Category Archive: Abstracts and Patterns

  1. Star Trails over Lake Michigamme

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    Star Trail over Lake Michigamme

    I’ve wanted to experiment with star trail photography for some time, but the necessary conditions are not as common in Michigan as in dryer climates. For success you need a cloudless night with no moon in a location with a very dark sky. The stars finally aligned for me recently when I was camping on the shores of Lake Michigamme at VanRiper State Park.

    Lake Michigamme is midway between Marquette and Houghton/Hancock in Michigan’s Upper Peninsula. The land north of Lake Michigamme is the most remote and unsettled in all of Michigan. I knew the night sky would be as dark as any I’d ever see.

    To capture this image, I set my camera and wide angle lens on a tripod and framed the photograph so that the North Star was centered in the sky. Because the North Star is a pole star, it remains motionless in the night sky while all the other stars appear to revolve around it over time.

    To get a proper exposure, I set the aperture to f/2.8, the ISO to 1600, and took a sequence of 30-second exposures over the course of about three hours. Rather than manually tripping the shutter every 30 seconds, I set my camera’s drive mode on continuous shooting and used a remote cord that can be locked in the on position. It was a cold night, so I climbed in my van and took a nap under a sleeping bag.

    I ended up with 355 individual exposures. In my studio, I opened the raw files in Adobe Camera Raw and made a few adjustments to the images. Only one plane flew overhead during this time, so I removed the streaks it created in a few frames with Photoshop’s spot healing brush.

    I saved the edited versions as jpegs and then opened them in software appropriately called StarTrails. The software builds the image one exposure at a time, and it is interesting to watch the process. I have a pretty powerful computer, but it still took about 20 minutes to create the final rendering using the finer of the two blending modes.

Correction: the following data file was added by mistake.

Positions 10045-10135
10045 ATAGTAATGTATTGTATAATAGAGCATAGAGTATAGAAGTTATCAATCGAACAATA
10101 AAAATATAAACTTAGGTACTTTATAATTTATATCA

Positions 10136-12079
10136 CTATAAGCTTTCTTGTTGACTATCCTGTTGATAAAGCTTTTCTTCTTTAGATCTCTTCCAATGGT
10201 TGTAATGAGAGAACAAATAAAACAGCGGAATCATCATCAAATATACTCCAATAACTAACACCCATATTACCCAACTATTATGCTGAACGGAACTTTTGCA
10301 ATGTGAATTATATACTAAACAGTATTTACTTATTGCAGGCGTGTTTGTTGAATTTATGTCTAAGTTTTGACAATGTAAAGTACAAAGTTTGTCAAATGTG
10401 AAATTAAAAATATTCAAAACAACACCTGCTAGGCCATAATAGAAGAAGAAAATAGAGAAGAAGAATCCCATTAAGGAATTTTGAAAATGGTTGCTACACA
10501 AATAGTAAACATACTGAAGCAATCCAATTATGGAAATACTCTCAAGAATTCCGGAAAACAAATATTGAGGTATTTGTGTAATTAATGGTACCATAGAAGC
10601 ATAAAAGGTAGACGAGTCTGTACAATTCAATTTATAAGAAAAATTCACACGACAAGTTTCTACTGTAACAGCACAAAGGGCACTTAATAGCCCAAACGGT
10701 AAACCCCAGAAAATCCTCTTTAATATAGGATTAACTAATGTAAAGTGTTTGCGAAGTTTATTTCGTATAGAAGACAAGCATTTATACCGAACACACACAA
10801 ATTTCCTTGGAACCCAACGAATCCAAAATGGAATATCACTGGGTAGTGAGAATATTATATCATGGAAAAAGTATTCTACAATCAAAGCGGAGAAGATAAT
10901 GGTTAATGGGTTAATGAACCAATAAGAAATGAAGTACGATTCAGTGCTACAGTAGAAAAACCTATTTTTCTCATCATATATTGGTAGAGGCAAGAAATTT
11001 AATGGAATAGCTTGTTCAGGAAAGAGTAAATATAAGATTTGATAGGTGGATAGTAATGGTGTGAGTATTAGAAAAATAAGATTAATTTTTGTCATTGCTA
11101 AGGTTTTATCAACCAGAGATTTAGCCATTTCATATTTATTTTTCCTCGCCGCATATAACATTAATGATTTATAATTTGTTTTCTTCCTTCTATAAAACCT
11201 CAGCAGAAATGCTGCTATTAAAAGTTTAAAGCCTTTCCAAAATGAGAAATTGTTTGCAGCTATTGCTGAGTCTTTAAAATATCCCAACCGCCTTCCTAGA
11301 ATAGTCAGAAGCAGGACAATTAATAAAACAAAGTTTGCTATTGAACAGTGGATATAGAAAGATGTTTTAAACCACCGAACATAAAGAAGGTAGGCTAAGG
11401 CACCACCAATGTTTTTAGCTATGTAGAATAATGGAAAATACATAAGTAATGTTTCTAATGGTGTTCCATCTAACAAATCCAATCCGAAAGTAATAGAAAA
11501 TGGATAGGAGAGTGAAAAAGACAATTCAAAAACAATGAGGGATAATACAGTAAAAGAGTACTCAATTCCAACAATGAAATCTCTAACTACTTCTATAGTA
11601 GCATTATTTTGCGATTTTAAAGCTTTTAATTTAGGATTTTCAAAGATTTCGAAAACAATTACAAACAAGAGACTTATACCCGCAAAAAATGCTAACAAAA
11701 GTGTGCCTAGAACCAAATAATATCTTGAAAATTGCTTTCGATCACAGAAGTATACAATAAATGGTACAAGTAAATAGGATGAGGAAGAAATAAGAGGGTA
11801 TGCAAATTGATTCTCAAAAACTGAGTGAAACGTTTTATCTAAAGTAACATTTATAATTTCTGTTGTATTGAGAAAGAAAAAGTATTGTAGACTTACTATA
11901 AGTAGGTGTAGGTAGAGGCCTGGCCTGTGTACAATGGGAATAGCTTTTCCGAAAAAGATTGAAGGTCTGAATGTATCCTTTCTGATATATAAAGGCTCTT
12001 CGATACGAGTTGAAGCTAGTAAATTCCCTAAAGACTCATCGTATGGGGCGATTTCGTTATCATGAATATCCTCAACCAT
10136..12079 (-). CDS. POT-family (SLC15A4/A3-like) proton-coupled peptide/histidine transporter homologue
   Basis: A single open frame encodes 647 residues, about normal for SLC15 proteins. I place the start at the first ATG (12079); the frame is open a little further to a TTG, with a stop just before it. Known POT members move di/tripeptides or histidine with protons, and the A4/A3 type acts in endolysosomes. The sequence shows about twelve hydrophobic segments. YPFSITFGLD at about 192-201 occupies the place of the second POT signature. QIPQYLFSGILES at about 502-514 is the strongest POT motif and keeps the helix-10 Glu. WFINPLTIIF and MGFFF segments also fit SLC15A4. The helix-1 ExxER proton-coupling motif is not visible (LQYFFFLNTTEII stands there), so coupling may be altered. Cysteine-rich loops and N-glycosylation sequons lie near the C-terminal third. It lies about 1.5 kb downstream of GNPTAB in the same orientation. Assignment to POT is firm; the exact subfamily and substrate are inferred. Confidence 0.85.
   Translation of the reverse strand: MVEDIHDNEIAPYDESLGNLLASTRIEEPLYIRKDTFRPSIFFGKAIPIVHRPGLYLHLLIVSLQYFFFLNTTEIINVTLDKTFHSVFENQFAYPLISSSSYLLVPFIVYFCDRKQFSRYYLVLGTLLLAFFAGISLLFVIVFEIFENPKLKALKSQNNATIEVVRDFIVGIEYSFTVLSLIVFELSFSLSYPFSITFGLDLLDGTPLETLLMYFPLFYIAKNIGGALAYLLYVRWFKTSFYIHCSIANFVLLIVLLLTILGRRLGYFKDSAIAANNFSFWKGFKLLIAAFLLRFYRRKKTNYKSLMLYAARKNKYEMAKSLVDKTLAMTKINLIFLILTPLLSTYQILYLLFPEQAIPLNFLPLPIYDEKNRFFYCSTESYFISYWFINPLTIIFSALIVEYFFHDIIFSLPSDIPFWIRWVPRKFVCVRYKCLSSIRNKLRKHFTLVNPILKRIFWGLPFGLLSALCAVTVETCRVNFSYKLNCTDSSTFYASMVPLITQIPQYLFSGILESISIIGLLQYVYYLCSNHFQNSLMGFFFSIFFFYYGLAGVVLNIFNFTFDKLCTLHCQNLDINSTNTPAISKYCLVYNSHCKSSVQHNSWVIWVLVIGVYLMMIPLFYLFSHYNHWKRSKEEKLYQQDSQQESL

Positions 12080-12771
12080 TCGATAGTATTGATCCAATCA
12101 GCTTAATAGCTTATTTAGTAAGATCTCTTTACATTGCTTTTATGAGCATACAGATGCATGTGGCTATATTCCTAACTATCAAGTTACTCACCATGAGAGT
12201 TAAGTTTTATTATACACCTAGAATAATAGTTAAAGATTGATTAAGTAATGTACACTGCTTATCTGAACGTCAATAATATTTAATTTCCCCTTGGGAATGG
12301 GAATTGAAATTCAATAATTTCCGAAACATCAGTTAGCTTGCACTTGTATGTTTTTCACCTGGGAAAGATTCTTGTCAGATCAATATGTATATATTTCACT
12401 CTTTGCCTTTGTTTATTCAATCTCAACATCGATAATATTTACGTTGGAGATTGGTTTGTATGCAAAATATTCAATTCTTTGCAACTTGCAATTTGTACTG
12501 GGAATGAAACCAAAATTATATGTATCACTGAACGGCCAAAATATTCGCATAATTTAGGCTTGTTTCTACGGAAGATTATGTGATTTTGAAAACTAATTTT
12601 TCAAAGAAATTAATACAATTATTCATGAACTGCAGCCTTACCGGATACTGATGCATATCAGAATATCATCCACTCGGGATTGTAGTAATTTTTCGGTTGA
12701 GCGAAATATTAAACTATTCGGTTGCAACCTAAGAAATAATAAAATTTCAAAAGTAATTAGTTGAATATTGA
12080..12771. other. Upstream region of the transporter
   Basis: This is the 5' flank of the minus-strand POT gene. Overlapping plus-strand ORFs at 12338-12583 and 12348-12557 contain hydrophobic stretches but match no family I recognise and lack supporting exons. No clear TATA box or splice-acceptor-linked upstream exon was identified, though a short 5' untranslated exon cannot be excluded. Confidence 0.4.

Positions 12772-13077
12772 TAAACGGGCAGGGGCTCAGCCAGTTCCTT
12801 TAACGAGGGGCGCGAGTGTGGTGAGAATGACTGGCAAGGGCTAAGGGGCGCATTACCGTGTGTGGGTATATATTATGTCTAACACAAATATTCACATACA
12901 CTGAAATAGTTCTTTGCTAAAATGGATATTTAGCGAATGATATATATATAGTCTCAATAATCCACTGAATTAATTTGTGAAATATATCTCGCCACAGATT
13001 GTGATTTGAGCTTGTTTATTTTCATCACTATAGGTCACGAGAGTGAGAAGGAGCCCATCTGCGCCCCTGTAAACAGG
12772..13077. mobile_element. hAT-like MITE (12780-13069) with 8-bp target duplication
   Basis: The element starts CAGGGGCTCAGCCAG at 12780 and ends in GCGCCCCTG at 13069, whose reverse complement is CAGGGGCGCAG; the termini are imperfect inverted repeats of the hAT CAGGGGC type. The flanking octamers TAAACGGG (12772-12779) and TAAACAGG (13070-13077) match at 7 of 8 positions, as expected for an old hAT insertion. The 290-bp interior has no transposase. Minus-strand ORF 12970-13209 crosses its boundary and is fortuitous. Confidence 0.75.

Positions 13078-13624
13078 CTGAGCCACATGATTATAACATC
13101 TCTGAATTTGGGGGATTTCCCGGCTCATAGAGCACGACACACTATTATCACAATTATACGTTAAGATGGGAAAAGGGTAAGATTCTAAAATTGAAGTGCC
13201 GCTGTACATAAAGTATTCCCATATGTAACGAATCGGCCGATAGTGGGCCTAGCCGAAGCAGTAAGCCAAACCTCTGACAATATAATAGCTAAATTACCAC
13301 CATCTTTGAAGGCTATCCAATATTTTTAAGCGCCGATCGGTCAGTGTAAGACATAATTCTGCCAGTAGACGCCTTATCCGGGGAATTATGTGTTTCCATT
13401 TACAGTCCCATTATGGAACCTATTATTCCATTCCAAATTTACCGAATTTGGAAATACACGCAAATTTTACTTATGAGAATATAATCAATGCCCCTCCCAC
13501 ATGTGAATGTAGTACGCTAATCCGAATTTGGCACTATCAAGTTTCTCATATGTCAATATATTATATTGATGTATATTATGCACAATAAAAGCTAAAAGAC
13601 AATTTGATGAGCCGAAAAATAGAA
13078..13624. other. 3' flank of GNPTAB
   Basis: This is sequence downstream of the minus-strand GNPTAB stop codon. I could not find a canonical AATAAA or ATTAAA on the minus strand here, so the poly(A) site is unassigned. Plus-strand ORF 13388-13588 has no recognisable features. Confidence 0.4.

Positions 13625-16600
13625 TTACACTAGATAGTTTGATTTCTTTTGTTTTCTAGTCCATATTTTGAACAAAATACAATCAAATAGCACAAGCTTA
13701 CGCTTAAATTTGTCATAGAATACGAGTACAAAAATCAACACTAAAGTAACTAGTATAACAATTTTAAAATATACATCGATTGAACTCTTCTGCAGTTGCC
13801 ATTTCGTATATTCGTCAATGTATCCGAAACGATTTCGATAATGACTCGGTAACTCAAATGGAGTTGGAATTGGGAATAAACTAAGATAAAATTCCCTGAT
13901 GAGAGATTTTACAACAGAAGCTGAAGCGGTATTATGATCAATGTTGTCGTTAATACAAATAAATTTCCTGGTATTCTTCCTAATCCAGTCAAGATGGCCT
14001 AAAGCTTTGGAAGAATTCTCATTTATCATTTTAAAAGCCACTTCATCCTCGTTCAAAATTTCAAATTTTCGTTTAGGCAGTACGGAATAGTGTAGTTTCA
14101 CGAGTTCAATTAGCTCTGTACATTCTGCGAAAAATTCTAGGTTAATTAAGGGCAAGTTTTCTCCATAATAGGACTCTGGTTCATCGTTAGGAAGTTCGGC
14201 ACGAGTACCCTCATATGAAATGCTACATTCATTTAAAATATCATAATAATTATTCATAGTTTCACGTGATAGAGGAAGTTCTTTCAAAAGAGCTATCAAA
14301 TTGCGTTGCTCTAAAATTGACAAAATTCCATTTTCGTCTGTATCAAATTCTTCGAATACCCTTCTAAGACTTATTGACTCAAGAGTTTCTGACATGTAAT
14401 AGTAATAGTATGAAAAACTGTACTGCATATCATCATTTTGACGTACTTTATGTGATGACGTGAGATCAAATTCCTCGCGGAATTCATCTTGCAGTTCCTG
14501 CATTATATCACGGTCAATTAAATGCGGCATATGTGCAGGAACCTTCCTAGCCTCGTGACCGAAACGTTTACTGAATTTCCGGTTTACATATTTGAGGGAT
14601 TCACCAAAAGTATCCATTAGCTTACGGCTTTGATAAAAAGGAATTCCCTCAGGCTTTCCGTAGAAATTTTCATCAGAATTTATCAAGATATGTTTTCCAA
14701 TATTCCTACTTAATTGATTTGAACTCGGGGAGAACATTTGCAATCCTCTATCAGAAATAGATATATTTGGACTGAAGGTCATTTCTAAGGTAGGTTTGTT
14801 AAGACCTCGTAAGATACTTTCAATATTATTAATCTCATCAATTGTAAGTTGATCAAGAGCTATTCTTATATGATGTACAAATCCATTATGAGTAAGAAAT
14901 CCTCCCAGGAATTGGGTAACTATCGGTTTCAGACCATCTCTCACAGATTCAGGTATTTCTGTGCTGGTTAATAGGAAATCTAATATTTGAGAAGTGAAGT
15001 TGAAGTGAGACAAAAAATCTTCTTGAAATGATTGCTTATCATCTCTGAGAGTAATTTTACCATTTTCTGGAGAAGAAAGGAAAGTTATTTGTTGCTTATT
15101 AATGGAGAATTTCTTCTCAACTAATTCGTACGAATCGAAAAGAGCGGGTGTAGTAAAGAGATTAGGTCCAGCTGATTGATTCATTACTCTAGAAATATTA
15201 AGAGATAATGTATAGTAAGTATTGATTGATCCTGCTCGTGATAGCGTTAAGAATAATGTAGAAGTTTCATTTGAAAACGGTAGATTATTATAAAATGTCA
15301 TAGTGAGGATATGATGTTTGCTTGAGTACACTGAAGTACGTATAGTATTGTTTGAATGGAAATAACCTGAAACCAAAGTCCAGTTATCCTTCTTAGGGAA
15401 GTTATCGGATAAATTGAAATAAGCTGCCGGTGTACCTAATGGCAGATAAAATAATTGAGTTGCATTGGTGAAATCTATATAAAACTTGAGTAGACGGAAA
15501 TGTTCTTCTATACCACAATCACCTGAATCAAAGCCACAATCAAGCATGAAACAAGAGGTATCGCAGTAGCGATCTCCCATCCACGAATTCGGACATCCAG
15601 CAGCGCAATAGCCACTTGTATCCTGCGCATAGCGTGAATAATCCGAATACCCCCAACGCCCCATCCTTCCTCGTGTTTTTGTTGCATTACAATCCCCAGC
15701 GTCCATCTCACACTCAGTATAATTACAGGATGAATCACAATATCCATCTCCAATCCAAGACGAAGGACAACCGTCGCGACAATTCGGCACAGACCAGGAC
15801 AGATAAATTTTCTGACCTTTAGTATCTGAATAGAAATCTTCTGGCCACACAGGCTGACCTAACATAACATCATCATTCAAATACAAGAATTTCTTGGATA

I made a few final adjustments in Photoshop to create the image you see here. U.S. Highway 41 skirts the north shore of Lake Michigamme, so headlights from the few passing cars did a nice job of highlighting just a bit of the fall colors in the trees. The faint green glow on the horizon is a distant display of the Northern Lights.
  2. Lake of the Clouds Reflection

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    Lake of the Clouds Reflection

    One of the things I appreciate about my work is that when I head into the field I never really know what I’m going to find. I usually map out a destination and have some idea of what I’ll find when I get there. But often my pre-conceived ideas don’t really pan out and my best images are unexpected.

    I’d risen before dawn to capture some images of the Lake of the Clouds at sunrise. I positioned myself high above the bluff overlooking the lake. The sunrise was beautiful but my photos just didn’t do it justice. I decided to hike down to the shore to get some early morning shots of the lake with the escarpment in the background.

    By the time I reached the shore of the lake high overcast had moved in and the sky was a dull gray. My hopes for sweeping panoramas vanished, but I persisted walking the shore hoping to find something worthy of my attention. It was a calm morning and the lake was glassy smooth. The overcast light was perfect for photos of the reflections of the far bank in the water. For this shot I ventured onto a small peninsula the juts into the lake. A line of reeds poked out of the shallow water interrupting the mirrored reflection of the riot of color on the hillside across the lake.

  3. Toonerville Trolley

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    Tahquamenon Marsh

    The Tahquamenon River drains a vast marsh that is largely undeveloped and inaccessible. This landscape of marsh grasses interspersed with tamarack and black spruce has an austere beauty that I’ll admit is something of an acquired taste. Because it is so inhospitable to human habitation and so barren of useful resources it has remained almost untouched through all of history. This is true wilderness.

    One of the best ways to get an introduction to this landscape is to take a day-trip on the Toonerville Trolley Train and Riverboat. The trip begins and ends with a 5 1/2 mile ride in open coaches on a narrow gauge railway. The train ends at a landing on the Tahquamenon River where you board a ferry that cruises 20 miles to a spot just above the Upper Tahquamenon Falls. A half mile hike takes you to an overlook of the falls–a spot on the south bank that can only be reached in this way.

    I took the trip on a beautiful fall day when the color season was near peak. Tamarack are a unique tree that is both coniferous and deciduous–their needles turn golden and are shed in autumn. Black Spruce are tall, straight, and narrow and often have a dense cluster of  deep green branches at the crown. Though both trees have a scruffy appearance, they seem to thrive in northern marshes. I was looking forward to getting some shots of this remote landscape from the train. Until it started moving…